Optimizing Scenarios

1. Play with the predefined scenarios

MiningMath allows you to learn with each scenario by providing standard parameters which simulate some common constraints a mining company may face. Standard scenarios are listed and described below so you can identify the main changes made within the "Overview" tab.

The ultimate goal of this practice is to prepare you to build Decision Trees, which allow you to organize scenarios in order to understand how variables influence one another and, consequently, how these variables determine the final NPV.

Figure 1: Scenarios on the Home Page

BaseCase

The Base Case consists of the initial scenario, with a uniform production capacity and without sum, average or surface mining limits.

Figure 2: BaseCase overview

BaseCase-RampUp

While the base case considers a uniform production capacity, the BaseCase-RampUp scenario offers the possibility to vary the levels of production within the different timespans. We have an initial production capacity of 10Mton on the first 2 periods; 20 Mton on periods 3 and 4; and 30 Mton from period 5 until the end of the mine's lifetime, with a total movement constraint of 30, 60, and 80 Mton, considering the increase of production within the time-frames mentioned.


Figure 3: BaseCase-RampUp

PriceUp and PriceDown

Scenarios "PriceUp" and "PriceDown" differ in relation to the basic scenario in the economic value used for the calculation of the P1 process, where there is an increase and a decrease of 10% at the copper selling price, respectively. In the destination tab, "P1 Cu +10" and "P1 Cu -10" were the values used for the process.

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PriceUp-RampUp and PriceDown-RampUp

These scenarios consider a 10% copper selling price increase and decrease, and a ramp-up of the production capacity at the same time, as mentioned before.

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PriceUp-RampUp-Protection300 and PriceUp-RampUp-Protection400

This scenario considers a 10% copper selling price increase and a ramp-up of the products at the same time, as mentioned in the previous scenario. In addition, a restrict mining surface (this constraint is used to prohibit access to this area in a specific timeframe) was included up to the fourth period, since it may represent some legal constraints on a project.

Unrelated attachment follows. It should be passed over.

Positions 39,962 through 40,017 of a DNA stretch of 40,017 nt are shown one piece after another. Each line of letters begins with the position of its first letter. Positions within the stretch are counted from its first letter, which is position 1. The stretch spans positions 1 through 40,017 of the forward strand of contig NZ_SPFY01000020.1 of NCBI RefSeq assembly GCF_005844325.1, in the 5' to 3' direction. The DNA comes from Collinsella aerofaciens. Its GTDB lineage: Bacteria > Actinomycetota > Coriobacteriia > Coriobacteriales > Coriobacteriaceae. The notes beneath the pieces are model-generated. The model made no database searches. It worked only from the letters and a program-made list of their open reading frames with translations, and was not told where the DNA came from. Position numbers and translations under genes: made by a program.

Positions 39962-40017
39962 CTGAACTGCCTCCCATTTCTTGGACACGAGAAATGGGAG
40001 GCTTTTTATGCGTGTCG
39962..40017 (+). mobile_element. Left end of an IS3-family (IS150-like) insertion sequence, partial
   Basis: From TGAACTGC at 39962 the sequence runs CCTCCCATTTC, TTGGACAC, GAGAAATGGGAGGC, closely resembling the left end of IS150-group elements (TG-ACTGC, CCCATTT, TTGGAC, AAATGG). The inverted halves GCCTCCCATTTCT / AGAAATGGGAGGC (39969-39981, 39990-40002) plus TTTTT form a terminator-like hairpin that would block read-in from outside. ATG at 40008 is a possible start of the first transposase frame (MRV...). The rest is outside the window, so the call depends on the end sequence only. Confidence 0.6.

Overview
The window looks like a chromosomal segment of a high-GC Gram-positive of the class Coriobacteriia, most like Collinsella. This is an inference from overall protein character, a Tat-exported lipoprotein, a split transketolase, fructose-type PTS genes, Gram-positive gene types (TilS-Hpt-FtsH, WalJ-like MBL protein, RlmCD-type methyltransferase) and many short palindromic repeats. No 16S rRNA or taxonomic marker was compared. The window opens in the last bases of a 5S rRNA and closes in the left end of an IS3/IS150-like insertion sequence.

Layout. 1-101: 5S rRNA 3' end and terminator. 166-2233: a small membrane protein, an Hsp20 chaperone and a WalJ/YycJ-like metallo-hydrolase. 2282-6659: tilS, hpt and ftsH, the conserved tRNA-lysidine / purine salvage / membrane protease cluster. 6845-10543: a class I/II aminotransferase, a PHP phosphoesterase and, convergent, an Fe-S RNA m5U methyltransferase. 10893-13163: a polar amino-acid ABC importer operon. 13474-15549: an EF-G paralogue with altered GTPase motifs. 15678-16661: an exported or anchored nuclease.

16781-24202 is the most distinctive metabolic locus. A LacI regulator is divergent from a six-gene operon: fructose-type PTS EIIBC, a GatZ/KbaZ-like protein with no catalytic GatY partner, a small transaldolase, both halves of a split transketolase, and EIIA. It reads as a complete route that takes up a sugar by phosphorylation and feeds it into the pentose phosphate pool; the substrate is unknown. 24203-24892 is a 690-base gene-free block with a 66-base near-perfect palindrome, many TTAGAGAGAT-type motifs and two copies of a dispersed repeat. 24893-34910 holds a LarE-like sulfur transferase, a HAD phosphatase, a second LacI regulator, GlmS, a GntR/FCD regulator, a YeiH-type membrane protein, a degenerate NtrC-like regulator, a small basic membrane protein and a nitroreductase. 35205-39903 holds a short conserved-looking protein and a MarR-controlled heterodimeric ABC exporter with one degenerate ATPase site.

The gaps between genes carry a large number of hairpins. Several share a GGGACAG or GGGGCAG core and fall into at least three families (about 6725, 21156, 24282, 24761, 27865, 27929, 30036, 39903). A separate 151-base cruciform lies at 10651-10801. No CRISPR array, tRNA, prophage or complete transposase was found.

Figure 8: PriceUp-RumpUp-Protections

Below you can see a description of some scenarios of other Decision Trees.

MW150

The MW150 scenario considers different geometries from the base case at the geometric constraints. In this scenario, 150 meters was used as mining width (the horizontal distance between the walls of two surfaces that belonged to consecutive periods), and a vertical rate advance of 180 meters.

Figure 9: MW150

AvgCu

In the AvgCu scenario, blending constraints were added in the average tab to consider allowed at the process plant 0.5% as a minimum and 0.7% as a maximum average copper grade. The optimization will have to fulfill the P1 process capacity and, as an additional challenge, it has to meet this new set of parameters related to the Cu average content within the ore.

Figure 10: AvgCu

AvgCU-Stock5Mt

Here, the same blending constraints of the previous scenario (AvgCu) were added, in addition to a stockpile limit of 5Mton for process 1, on the destination tab. This feature allows you to control the stock limit of your whole process, which increases the optimization flexibility to feed the plant, while respecting the blending constraints that were already implemented.

Figure 11: AvgCU-Stock5Mt

Proc13000h and Proc13000h-33Mt

Scenario Proc13000h considers 13.000 hours of processing equipment used as the maximum limit. This constraint was inserted at the sum tab and it controls variables such as rock type feeding, energy consumption, and any parameter controlled by its sum. Scenario Proc13000h-33Mt considers an increase of 10% in the production, inserted at the production tab beyond the parameters mentioned previously.

Figure 12: Processing hours


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